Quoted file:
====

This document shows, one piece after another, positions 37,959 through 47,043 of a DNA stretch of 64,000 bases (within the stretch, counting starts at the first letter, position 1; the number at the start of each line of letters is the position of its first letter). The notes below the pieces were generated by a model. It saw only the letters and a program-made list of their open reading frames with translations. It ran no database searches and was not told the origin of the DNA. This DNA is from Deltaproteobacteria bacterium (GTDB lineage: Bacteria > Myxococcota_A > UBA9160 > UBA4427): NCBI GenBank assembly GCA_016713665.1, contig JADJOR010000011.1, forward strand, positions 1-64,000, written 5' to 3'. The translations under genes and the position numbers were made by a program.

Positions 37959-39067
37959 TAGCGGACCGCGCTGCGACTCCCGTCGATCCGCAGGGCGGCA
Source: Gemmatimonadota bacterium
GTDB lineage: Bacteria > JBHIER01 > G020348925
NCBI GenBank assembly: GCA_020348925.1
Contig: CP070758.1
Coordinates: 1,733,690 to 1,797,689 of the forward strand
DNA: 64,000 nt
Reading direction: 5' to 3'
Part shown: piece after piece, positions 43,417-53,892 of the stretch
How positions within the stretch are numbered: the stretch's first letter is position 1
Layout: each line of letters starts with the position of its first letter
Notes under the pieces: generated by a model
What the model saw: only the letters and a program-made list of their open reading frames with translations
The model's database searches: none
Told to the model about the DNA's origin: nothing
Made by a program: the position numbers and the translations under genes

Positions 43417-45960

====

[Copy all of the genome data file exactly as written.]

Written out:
This document shows, one piece after another, positions 37,959 through 47,043 of a DNA stretch of 64,000 bases (within the stretch, counting starts at the first letter, position 1; the number at the start of each line of letters is the position of its first letter). The notes below the pieces were generated by a model. It saw only the letters and a program-made list of their open reading frames with translations. It ran no database searches and was not told the origin of the DNA. This DNA is from Deltaproteobacteria bacterium (GTDB lineage: Bacteria > Myxococcota_A > UBA9160 > UBA4427): NCBI GenBank assembly GCA_016713665.1, contig JADJOR010000011.1, forward strand, positions 1-64,000, written 5' to 3'. The translations under genes and the position numbers were made by a program.

Positions 37959-39067
37959 TAGCGGACCGCGCTGCGACTCCCGTCGATCCGCAGGGCGGCA
Source: Gemmatimonadota bacterium
GTDB lineage: Bacteria > JBHIER01 > G020348925
NCBI GenBank assembly: GCA_020348925.1
Contig: CP070758.1
Coordinates: 1,733,690 to 1,797,689 of the forward strand
DNA: 64,000 nt
Reading direction: 5' to 3'
Part shown: piece after piece, positions 43,417-53,892 of the stretch
How positions within the stretch are numbered: the stretch's first letter is position 1
Layout: each line of letters starts with the position of its first letter
Notes under the pieces: generated by a model
What the model saw: only the letters and a program-made list of their open reading frames with translations
The model's database searches: none
Told to the model about the DNA's origin: nothing
Made by a program: the position numbers and the translations under genes

Positions 43417-45960